LANCASTER — An internal investigation into the suicide of a Lancaster County jail inmate has revealed several policy violations that led to the firing of two employees and the suspension of others, Lancaster County Sheriff Barry Faile said Tuesday.
The State Law Enforcement Division also is investigating the suicide of Randy William Stevens, 44, who was found dead in his cell on May 20.
Stevens used bedsheets to hang himself, Faile said in a statement. He was arrested a day earlier and charged with drunken public disorderly conduct. Stevens was possibly suicidal, Faile said, but he denied that he was when asked by officers on several occasions.
In both his statement and in an interview with The Herald, Faile would not name the employees who were fired or disciplined, saying such personnel matters were confidential. The serious policy violations affected several inmates at the detention center and were not specifically related to Stevens case, he said .
Three employees have been suspended without pay and others are receiving counseling and other forms of swift and appropriate disciplinary action, Faile said. The violations were related to the amount of time between the routine jail checks, he said.
In the statement, Faile said Stevens death was not preventable, despite the violations the internal investigation found.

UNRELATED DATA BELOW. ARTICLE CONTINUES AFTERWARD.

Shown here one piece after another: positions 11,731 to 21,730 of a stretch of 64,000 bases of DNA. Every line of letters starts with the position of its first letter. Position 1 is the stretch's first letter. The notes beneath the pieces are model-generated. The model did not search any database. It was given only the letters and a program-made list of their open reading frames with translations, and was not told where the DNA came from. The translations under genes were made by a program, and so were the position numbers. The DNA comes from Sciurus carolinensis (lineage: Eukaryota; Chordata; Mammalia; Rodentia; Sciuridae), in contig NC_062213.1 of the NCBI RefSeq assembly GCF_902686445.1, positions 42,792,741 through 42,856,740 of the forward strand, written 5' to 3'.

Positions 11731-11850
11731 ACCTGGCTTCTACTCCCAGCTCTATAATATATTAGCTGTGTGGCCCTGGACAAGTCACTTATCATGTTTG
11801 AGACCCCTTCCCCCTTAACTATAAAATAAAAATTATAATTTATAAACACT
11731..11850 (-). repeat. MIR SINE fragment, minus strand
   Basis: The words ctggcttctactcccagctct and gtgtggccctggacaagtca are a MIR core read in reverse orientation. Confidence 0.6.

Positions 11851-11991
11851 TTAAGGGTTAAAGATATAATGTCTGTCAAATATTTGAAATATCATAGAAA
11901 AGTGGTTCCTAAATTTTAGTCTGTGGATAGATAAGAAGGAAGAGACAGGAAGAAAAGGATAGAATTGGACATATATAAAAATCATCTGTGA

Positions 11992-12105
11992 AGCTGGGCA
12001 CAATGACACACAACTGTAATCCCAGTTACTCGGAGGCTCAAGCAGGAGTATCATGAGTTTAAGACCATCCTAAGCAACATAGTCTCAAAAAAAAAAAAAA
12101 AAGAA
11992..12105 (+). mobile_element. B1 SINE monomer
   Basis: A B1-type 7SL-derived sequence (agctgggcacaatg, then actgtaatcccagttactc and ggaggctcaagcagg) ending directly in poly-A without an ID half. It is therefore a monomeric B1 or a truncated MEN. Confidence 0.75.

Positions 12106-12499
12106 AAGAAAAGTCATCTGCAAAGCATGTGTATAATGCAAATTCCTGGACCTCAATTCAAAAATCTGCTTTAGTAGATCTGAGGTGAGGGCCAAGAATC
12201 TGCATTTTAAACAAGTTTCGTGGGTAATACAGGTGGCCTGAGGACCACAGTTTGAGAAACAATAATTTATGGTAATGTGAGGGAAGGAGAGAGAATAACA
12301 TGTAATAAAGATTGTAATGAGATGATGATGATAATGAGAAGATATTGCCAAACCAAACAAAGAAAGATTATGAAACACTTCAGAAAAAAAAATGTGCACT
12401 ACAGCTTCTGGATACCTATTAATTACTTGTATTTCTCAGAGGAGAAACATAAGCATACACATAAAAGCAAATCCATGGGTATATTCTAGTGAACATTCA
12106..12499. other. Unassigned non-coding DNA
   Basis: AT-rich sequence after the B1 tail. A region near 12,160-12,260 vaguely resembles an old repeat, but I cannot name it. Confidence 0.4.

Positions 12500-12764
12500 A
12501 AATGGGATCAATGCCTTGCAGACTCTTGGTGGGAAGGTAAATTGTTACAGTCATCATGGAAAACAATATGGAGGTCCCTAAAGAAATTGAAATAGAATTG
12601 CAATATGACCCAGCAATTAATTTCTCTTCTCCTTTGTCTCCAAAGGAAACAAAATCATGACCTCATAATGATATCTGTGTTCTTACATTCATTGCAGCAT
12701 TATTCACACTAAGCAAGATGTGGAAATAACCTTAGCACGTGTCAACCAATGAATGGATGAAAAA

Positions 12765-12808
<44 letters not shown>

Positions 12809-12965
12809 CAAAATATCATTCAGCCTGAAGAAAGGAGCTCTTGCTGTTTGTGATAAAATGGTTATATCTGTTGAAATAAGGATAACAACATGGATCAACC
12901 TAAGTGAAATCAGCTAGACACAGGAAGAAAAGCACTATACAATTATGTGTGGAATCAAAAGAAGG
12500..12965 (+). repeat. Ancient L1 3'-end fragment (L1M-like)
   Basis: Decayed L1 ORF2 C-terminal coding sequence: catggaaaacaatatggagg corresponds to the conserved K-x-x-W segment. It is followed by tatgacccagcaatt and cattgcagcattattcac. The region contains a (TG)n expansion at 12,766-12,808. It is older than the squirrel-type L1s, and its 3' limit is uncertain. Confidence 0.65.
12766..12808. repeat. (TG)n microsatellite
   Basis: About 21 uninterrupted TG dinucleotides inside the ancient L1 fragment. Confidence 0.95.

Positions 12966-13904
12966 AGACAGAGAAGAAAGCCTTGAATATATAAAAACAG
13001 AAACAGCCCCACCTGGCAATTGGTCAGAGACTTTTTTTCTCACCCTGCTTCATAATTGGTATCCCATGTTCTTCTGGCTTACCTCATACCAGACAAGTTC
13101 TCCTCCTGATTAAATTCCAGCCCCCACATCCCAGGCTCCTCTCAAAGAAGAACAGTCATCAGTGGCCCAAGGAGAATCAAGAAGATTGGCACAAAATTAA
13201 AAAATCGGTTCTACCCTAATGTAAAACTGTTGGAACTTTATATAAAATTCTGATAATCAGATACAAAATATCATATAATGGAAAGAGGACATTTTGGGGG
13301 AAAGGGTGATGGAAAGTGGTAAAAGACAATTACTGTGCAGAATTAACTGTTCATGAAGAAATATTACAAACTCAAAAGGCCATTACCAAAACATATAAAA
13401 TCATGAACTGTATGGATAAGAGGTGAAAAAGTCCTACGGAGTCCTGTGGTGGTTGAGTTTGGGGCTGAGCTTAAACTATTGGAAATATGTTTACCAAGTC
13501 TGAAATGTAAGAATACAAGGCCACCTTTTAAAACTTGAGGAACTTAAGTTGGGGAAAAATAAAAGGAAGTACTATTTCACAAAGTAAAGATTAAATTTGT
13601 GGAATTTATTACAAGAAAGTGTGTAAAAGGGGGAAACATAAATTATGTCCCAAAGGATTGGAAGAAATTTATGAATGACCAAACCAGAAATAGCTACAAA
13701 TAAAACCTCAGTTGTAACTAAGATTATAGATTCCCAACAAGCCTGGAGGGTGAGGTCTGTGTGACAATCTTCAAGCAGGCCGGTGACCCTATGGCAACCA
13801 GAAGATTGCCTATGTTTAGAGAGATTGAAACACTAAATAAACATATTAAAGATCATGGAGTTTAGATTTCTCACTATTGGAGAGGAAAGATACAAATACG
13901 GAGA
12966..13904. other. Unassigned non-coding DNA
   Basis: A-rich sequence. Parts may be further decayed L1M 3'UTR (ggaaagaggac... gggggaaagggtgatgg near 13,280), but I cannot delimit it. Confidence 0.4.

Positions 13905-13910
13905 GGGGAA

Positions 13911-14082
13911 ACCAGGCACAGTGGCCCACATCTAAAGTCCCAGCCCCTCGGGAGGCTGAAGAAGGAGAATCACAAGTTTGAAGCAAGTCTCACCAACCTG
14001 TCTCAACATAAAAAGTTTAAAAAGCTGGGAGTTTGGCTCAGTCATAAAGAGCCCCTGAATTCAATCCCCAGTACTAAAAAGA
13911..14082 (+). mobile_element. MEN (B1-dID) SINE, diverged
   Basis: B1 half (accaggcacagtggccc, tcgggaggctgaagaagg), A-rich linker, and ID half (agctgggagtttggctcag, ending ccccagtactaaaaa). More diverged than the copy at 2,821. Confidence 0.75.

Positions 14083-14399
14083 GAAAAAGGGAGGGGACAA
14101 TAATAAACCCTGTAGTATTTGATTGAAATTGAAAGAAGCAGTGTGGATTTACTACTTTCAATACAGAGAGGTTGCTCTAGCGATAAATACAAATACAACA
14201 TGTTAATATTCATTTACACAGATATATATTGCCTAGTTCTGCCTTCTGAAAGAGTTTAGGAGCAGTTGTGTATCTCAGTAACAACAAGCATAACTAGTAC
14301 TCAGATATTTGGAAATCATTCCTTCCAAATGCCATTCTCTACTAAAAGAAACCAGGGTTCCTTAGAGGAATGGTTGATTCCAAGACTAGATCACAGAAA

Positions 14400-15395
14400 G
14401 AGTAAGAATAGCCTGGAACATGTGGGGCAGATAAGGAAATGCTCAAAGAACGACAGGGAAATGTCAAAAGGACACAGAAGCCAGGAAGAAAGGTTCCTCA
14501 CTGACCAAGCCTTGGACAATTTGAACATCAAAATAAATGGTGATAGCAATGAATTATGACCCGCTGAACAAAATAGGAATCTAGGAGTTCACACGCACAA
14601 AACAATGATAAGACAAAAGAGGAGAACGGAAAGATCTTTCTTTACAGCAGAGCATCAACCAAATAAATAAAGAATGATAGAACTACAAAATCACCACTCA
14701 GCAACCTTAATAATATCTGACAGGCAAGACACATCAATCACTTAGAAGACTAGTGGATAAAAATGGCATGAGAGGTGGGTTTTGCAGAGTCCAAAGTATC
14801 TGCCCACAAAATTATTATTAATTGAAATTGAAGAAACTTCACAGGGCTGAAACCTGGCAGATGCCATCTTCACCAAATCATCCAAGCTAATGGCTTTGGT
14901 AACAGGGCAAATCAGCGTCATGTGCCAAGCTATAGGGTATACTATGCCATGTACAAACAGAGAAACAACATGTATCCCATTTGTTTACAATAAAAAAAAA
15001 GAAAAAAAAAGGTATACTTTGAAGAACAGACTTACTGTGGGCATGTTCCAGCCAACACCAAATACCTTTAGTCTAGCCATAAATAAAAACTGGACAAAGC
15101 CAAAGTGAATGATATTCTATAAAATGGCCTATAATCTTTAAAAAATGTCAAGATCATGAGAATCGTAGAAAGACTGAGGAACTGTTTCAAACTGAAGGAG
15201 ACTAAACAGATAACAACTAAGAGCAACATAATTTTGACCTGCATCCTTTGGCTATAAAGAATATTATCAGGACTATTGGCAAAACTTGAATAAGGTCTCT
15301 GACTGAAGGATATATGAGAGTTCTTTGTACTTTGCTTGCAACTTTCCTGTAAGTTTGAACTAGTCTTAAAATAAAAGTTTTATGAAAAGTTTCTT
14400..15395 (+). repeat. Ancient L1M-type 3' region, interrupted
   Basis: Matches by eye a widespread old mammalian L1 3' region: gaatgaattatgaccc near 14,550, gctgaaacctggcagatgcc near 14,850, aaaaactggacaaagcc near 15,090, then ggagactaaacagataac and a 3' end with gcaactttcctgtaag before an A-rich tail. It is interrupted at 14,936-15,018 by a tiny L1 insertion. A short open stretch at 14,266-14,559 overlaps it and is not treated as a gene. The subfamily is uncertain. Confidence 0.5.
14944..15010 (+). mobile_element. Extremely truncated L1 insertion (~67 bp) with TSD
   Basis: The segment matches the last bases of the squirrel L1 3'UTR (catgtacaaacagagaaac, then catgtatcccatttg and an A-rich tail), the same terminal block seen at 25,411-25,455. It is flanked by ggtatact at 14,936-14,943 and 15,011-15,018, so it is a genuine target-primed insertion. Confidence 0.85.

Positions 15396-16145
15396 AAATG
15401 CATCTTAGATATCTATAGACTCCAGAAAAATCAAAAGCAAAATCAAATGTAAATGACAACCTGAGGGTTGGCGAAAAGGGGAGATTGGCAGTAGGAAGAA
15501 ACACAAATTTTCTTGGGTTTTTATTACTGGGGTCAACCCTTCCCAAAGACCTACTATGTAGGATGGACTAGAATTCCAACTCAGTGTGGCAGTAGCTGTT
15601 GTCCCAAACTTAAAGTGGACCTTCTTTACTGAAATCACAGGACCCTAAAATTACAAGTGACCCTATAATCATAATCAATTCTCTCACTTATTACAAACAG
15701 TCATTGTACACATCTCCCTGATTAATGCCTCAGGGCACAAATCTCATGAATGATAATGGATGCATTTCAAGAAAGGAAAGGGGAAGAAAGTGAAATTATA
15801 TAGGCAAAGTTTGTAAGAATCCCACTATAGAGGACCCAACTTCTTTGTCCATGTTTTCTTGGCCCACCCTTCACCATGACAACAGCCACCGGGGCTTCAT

Proper procedure would not have prevented Stevens suicide, Faile said.
The report described Stevens as irate and belligerent, refusing treatment at Springs Memorial Hospital where he had been taken after officers found him walking down Memorial Park Road. Stevens also kicked an officer trying to get him into a patrol vehicle, according to the sheriffs statement.
Jail employees were unable to complete the booking process because of Stevens behavior, Faile said in the statement. Stevens was placed in a private cell, which is standard procedure for intoxicated persons.
Officers continued to speak with Stevens several times over the next hour, according to the statement, and were successful in calming Stevens after retrieving him a bag lunch from the kitchen.
Stevens was last seen eating his meal, when he told officers he was going to sleep.
The internal investigation is now closed, Faile said, and he expects findings from the SLED investigation soon.
No policy changes will be implemented as a result of the investigation, he said.